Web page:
OPINION: Guest writer


The greatest unheard-of educator

In a conflict situation, all sides usually have legitimate concerns.

--Marcus Foster,

Making Schools Work

As Jonathan Zimmerman details in his magisterial "Whose America? Culture Wars in the Public Schools," teaching history has always been partly political, with marginal figures like (German American) Molly Pitcher or (African American) Crispus Attucks added or subtracted based on political fashions or alignments.

Yet taken too far, history by politics buries our best stories and erases our greatest heroes.

That's why you've never heard of Marcus Foster, the first Black big-city school superintendent and one of the greatest educators in U.S. history. In a life cut short by assassins, Foster secured better schooling for thousands of students. Yet his politics are out of fashion, so his story goes untold.

I became a Foster fan back in 2018, talking with my co-author Craig Frisby. As it happened, Craig's dad was Foster's college roommate (Cheyney, class of 1947). Craig assured me that while many leaders talk big, Foster delivered. My friend David Hardy, who founded Boys Latin of Philadelphia, a great public school in a tough neighborhood, also knew and respected Foster.

So who was Marcus Foster?

Foster's family was part of the early 20th century Great Migration of southern Blacks to northern cities offering opportunities. Though neither whites nor Black "Old Philadelphians" (O.P.s) respected newcomers like Foster, he excelled both in his integrated high school and at historically Black Cheyney University, where Foster came to lead every student organization he joined.

As a teacher, Foster refused orders to use corporal punishment, instead relying on charisma and dialogue to keep kids in line. As an elementary school principal Foster convinced Old Philadelphian teachers to see the academic potential in southern Black students. As John P. Spencer wrote in the only book on Foster, the riveting "In the Crossfire: Marcus Foster and the Troubled History of American School Reform," years before Head Start, Foster produced a guide showing parents how to be their child's first teacher.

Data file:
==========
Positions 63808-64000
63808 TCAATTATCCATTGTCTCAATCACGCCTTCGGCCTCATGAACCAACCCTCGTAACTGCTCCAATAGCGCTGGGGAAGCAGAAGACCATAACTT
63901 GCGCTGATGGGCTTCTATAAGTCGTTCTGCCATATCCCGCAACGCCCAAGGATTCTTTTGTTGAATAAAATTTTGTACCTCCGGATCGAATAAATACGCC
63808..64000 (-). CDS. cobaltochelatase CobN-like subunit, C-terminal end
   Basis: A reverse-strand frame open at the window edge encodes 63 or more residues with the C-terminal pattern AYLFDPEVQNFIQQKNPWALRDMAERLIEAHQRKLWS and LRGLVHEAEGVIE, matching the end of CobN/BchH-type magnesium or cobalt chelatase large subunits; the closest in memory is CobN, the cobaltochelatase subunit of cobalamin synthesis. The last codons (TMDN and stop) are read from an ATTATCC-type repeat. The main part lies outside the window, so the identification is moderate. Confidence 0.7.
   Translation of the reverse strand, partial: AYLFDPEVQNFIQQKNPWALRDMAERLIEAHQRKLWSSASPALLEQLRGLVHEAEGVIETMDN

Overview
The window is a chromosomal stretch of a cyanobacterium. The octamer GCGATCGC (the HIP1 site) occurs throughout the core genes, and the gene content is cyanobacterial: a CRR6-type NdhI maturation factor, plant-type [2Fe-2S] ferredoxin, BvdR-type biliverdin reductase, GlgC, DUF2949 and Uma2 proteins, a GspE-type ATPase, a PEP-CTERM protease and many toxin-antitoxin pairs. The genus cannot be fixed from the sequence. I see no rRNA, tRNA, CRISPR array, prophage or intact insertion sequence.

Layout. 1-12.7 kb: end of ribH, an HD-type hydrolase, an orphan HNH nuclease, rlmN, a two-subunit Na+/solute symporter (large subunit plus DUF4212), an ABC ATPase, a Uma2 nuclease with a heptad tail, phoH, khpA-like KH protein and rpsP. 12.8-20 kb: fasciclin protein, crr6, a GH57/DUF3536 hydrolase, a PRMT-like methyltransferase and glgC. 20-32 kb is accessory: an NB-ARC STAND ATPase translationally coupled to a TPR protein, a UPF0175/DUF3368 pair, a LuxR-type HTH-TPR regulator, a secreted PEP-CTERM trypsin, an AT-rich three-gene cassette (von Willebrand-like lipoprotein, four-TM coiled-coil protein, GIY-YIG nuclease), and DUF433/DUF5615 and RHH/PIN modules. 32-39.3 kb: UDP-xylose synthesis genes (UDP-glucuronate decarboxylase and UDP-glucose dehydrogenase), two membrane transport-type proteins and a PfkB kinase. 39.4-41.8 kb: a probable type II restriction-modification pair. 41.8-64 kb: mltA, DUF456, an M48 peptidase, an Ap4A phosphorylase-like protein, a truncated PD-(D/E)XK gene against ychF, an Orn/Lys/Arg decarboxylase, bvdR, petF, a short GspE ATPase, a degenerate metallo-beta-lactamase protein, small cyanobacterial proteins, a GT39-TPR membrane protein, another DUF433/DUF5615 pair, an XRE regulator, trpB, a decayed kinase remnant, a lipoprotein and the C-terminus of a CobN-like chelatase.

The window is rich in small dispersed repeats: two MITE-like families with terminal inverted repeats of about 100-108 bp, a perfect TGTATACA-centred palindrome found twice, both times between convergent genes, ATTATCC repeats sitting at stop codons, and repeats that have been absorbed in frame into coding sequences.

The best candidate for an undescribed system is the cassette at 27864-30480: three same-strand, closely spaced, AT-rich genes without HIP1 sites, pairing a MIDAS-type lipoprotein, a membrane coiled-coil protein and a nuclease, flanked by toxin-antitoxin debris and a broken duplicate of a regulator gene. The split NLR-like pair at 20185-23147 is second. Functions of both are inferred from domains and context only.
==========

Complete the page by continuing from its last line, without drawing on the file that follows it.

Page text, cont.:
"Promoted" to leading Catto Disciplinary School for students expelled elsewhere, Foster improved order and academics so much that parents requested assignment to the reform school. Foster's greatest hit came in turning around Simon Gratz, the city's worst comprehensive high school, where locals had long scoffed, "Gratz is for rats." David Hardy knew numerous Gratz graduates who Foster inspired to become educators.

This success attracted notice. In 1970, racially divided Oakland hired Foster to lead its 70,000-student school system. There, Foster built a cross-racial, bipartisan coalition to improve academics. Though he was liberal, the conservative Nixon White House approached Foster to serve as U.S. Commissioner of Education. Likewise, Philadelphia mayor Frank Rizzo asked Foster to return to run Philly schools. Though they had clashed in the past, the rightist Rizzo respected Foster's integrity and academic focus.

Foster stayed in Oakland, cutting absenteeism, raising test scores, winning the first tax increase to support schools in years, and developing a security plan in cooperation with police to make schools safe.

Tragically, that partnership led the Marxist Symbionese Liberation Army (SLA) to condemn Foster to death as the "Black Judas in Oakland." While leaving a school board meeting, the superintendent fell in a hail of cyanide-filled bullets. Foster was 50 years old.

Assassinating Foster proved such a "public relations mistake," as one member admitted, that SLA members kidnapped heiress Patty Hearst to rebrand themselves as modern-day Robin Hoods. It worked.

Marcus Foster was no conservative. He taught Black history back when it was controversial, fought to win Black educators the same chance for promotion as whites, and insisted that high-poverty schools need more resources to achieve the same success.

Yet today's left might have even more trouble honoring Foster, a religious Christian who backed cross-racial partnerships, imposed common academic standards rather than different standards for different groups, and was killed for insisting that learning requires order. These are views that critical race theorists deride.

I end with a call for action. If any Congress members are reading this, please sponsor a Marcus Foster postage stamp, or even a coin (the Foster quarter?). For educators, consider a Marcus Foster lesson. (I'll help for free.) Education professors might assign Foster's book, "Making Schools Work," or Spencer's "In the Crossfire." Filmmakers, make a Marcus Foster biopic. The screenplay practically writes itself.

We need Marcus Foster's heroic story, now more than ever.

Robert Maranto is the 21st Century Chair in the Department of Education Reform at the University of Arkansas. These views are his alone.

Upcoming Events